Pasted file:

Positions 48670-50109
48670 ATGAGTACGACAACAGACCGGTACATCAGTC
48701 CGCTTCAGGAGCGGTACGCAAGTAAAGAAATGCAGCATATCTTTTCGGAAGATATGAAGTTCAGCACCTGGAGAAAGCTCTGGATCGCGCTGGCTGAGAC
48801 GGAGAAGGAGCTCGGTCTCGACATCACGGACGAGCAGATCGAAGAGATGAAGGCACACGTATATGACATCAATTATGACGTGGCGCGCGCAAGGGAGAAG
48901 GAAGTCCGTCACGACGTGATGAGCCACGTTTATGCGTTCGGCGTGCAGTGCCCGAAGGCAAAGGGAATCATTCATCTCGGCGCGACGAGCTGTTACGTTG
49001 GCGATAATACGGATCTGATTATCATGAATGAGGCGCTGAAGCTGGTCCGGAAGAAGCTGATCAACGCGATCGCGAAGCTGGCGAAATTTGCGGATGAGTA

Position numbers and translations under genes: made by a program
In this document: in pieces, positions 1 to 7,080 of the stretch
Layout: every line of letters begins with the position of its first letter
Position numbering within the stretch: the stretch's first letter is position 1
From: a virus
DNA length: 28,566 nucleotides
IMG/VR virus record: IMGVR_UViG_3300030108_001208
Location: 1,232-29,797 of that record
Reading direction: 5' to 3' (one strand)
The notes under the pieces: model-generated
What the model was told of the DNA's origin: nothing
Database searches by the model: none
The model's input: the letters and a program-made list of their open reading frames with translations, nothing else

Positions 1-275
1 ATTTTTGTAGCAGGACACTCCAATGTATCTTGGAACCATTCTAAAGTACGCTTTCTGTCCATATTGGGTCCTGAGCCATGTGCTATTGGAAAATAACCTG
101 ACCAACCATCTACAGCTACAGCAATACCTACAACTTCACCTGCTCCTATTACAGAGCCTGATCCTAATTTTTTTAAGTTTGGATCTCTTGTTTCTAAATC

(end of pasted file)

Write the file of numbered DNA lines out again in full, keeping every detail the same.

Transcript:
Positions 48670-50109
48670 ATGAGTACGACAACAGACCGGTACATCAGTC
48701 CGCTTCAGGAGCGGTACGCAAGTAAAGAAATGCAGCATATCTTTTCGGAAGATATGAAGTTCAGCACCTGGAGAAAGCTCTGGATCGCGCTGGCTGAGAC
48801 GGAGAAGGAGCTCGGTCTCGACATCACGGACGAGCAGATCGAAGAGATGAAGGCACACGTATATGACATCAATTATGACGTGGCGCGCGCAAGGGAGAAG
48901 GAAGTCCGTCACGACGTGATGAGCCACGTTTATGCGTTCGGCGTGCAGTGCCCGAAGGCAAAGGGAATCATTCATCTCGGCGCGACGAGCTGTTACGTTG
49001 GCGATAATACGGATCTGATTATCATGAATGAGGCGCTGAAGCTGGTCCGGAAGAAGCTGATCAACGCGATCGCGAAGCTGGCGAAATTTGCGGATGAGTA

Position numbers and translations under genes: made by a program
In this document: in pieces, positions 1 to 7,080 of the stretch
Layout: every line of letters begins with the position of its first letter
Position numbering within the stretch: the stretch's first letter is position 1
From: a virus
DNA length: 28,566 nucleotides
IMG/VR virus record: IMGVR_UViG_3300030108_001208
Location: 1,232-29,797 of that record
Reading direction: 5' to 3' (one strand)
The notes under the pieces: model-generated
What the model was told of the DNA's origin: nothing
Database searches by the model: none
The model's input: the letters and a program-made list of their open reading frames with translations, nothing else

Positions 1-275
1 ATTTTTGTAGCAGGACACTCCAATGTATCTTGGAACCATTCTAAAGTACGCTTTCTGTCCATATTGGGTCCTGAGCCATGTGCTATTGGAAAATAACCTG
101 ACCAACCATCTACAGCTACAGCAATACCTACAACTTCACCTGCTCCTATTACAGAGCCTGATCCTAATTTTTTTAAGTTTGGATCTCTTGTTTCTAAATC